Possible Futures for Japan
Experts on political economy, disaster management, and civil rights will discuss the outlook for Japan as the country continues to struggle from the effects of the March 2011 disaster.
POSSIBLE FUTURES FOR JAPAN
The earthquake, tsunami and nuclear reactor meltdowns in March 2011 wreaked widespread destruction and suffering on northeast Japan. More than 50,000 evacuees remain in temporary housing and radioactive waste water is still leaking into the ocean near Fukushima. The disaster brought sweeping political changes and a strange buzzword—“Abenomics”—entered the lexicon. As Japan jousts with China in a dangerous territorial dispute and debates a controversial revision of the 1947 “peace” constitution, a quiet demographic crisis—a rapidly aging population—unfolds and seismologists warn of Big Ones ahead. A research project on Japan brought together 17 social scientists and others to look at the country’s near future. Will national resilience carry the day or will Japan falter economically and turn right politically? Experts on political economy, disaster management, and civil rights will discuss the outlook for Japan.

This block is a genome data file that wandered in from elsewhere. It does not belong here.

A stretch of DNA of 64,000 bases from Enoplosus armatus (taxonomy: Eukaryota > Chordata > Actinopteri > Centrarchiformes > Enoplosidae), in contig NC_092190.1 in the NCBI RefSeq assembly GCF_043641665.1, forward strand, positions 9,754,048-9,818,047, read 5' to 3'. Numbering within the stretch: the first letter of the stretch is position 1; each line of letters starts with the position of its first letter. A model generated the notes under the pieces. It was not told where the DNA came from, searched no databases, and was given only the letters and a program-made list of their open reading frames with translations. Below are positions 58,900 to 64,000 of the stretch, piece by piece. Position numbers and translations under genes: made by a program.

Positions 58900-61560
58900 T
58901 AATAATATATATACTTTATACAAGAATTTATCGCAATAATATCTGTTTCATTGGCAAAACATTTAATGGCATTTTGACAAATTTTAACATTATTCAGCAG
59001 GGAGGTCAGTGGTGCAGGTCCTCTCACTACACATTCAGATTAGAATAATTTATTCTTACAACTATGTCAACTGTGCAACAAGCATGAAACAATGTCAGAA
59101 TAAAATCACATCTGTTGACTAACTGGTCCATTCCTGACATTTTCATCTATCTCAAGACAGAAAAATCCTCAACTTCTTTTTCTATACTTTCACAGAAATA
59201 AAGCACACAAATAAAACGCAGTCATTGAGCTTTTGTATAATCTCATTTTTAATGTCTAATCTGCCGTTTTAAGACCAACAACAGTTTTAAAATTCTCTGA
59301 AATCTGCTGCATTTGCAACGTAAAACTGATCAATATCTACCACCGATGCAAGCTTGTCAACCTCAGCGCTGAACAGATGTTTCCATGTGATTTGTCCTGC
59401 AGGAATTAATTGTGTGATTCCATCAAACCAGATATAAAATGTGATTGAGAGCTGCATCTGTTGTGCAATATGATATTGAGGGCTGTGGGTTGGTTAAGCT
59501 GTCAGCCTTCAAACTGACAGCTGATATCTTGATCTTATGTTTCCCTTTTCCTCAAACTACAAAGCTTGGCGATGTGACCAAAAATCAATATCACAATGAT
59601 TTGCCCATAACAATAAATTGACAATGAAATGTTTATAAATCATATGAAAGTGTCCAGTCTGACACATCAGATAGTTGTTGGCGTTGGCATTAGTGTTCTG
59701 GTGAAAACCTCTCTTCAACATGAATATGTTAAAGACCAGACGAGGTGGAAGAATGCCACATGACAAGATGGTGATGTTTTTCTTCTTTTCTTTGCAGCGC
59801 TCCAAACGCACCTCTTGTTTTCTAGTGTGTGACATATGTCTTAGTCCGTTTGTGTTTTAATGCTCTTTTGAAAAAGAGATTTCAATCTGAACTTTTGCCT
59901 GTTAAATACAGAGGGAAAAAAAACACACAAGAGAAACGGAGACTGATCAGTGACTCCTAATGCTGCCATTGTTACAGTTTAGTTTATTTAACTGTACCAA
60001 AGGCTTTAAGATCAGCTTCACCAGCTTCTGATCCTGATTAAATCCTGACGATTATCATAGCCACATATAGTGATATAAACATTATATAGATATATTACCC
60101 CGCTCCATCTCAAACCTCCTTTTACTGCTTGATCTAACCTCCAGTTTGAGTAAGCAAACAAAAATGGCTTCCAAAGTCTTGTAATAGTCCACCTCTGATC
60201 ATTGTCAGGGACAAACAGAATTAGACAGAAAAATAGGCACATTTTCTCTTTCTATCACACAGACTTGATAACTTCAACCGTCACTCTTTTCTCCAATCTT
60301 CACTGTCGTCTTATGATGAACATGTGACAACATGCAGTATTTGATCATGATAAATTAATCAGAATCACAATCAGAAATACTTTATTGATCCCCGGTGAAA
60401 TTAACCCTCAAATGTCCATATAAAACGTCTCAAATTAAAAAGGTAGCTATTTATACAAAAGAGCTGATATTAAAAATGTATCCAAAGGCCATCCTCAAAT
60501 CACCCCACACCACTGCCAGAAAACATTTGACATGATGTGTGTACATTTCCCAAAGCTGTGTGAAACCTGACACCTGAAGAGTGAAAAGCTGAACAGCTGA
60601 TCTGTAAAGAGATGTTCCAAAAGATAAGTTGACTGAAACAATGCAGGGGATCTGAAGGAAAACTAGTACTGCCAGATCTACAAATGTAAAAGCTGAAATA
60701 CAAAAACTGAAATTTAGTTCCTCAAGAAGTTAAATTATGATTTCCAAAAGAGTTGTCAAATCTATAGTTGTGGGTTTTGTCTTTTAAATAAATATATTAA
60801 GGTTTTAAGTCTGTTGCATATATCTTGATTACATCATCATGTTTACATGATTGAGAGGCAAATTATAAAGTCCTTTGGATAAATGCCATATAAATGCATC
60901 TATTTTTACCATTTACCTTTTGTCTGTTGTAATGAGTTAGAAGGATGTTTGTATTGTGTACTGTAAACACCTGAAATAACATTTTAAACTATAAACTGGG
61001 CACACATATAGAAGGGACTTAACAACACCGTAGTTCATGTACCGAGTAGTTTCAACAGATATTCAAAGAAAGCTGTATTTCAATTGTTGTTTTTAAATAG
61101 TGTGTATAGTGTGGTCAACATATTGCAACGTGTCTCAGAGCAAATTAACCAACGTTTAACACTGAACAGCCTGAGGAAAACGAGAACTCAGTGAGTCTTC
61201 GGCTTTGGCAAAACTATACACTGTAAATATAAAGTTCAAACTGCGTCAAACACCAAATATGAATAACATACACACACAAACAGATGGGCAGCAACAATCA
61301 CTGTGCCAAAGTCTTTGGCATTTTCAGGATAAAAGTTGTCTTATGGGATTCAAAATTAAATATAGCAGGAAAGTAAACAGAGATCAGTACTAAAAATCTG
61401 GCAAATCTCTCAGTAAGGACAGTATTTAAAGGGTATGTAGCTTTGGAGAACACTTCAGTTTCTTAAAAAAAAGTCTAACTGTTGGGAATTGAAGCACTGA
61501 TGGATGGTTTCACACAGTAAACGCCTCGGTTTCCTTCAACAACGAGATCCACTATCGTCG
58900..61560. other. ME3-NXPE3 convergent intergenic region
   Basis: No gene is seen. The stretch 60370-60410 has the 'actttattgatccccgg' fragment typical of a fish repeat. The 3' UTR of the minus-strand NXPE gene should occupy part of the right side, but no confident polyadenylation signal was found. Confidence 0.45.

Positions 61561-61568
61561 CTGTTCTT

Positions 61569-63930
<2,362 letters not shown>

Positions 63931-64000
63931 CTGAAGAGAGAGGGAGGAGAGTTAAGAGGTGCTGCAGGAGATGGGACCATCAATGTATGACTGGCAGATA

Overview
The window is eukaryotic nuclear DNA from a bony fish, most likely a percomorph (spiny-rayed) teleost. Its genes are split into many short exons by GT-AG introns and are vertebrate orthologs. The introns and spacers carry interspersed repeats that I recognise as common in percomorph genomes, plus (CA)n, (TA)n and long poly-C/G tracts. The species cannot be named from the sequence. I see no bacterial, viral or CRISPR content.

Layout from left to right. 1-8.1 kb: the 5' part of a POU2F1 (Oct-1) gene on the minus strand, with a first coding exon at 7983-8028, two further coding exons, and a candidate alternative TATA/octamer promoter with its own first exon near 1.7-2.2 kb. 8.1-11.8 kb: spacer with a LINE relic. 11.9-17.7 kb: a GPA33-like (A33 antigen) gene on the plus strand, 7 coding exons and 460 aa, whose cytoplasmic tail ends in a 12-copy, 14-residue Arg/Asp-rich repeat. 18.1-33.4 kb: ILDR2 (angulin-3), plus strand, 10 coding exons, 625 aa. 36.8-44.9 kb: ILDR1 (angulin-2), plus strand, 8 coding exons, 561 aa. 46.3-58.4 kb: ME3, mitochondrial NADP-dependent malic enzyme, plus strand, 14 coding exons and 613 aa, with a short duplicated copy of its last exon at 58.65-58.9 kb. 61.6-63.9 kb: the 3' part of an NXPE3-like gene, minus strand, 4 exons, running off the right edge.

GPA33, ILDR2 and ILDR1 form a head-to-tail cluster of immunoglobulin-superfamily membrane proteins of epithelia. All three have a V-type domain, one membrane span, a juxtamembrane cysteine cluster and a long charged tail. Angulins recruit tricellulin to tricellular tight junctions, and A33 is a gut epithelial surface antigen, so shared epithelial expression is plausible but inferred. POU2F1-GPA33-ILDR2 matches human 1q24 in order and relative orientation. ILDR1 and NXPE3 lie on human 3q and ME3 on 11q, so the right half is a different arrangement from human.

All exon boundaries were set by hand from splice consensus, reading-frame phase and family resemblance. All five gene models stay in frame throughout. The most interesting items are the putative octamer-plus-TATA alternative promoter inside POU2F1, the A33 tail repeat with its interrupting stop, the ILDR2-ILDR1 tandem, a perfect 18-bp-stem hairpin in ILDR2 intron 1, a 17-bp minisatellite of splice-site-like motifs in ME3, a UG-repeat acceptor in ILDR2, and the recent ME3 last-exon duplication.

Saori N. Katada (Associate Professor, School of International Relations, USC) and
Gene Park (Assistant Professor of Political Science, Loyola Marymount University)
“Fiscal Survival and Financial Revival”
William J. Siembieda (Professor of City and Regional Planning, California Polytechnic State University)
“Facing Japan’s Mega Disaster Challenges”
Lawrence Repeta (Professor, School of Law, Meiji University, Tokyo)
“Constitutional Revision: Turning Back the Clock to the Future”
T. J. Pempel (Jack M. Forcey Professor of Political Science for Study of East Asian Politics, UCB)
Lieba Faier (Associate Professor, Department of Geography, UCLA)
Frank Baldwin (Former SSRC Program Director, Japan)
Co-sponsored by the Social Sciences Research Council (SSRC)/Abe Fellowship, USC Center for International Studies, and the USC Center for Japanese Religions and Culture